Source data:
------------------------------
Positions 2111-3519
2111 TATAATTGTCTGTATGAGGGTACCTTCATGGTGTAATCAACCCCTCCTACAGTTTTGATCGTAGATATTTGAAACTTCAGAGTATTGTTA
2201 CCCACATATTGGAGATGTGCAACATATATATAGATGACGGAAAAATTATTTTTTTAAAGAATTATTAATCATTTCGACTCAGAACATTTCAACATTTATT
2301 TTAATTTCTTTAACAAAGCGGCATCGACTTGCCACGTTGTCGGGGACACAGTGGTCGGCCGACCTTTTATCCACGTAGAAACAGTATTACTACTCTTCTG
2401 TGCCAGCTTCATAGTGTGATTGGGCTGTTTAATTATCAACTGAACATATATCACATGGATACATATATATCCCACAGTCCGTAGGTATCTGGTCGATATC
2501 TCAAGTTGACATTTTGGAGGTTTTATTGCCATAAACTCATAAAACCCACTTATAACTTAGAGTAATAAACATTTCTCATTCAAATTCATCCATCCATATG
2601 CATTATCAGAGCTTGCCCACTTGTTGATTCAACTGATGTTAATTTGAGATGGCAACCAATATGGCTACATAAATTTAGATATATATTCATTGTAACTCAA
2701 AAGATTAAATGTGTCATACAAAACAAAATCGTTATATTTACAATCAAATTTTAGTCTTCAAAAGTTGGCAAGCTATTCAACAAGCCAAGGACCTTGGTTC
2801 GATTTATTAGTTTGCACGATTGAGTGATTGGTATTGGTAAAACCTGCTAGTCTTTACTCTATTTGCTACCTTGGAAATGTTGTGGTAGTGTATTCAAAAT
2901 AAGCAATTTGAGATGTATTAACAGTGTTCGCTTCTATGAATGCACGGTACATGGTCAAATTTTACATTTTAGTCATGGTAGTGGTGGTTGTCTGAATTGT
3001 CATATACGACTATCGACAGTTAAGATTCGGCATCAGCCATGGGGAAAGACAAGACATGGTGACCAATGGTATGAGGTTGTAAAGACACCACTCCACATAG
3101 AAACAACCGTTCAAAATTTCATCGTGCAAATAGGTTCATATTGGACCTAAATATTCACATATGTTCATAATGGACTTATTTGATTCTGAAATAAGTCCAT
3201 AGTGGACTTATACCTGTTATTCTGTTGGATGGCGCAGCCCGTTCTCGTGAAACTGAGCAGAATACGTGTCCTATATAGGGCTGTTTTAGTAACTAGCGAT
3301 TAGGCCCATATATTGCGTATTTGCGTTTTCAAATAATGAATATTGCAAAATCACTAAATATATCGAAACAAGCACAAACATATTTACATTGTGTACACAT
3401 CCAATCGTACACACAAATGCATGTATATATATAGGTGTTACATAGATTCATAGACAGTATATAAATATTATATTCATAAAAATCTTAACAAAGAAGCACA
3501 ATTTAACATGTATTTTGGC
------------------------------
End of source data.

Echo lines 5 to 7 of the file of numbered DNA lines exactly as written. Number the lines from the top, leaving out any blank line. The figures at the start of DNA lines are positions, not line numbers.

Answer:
2401 TGCCAGCTTCATAGTGTGATTGGGCTGTTTAATTATCAACTGAACATATATCACATGGATACATATATATCCCACAGTCCGTAGGTATCTGGTCGATATC
2501 TCAAGTTGACATTTTGGAGGTTTTATTGCCATAAACTCATAAAACCCACTTATAACTTAGAGTAATAAACATTTCTCATTCAAATTCATCCATCCATATG
2601 CATTATCAGAGCTTGCCCACTTGTTGATTCAACTGATGTTAATTTGAGATGGCAACCAATATGGCTACATAAATTTAGATATATATTCATTGTAACTCAA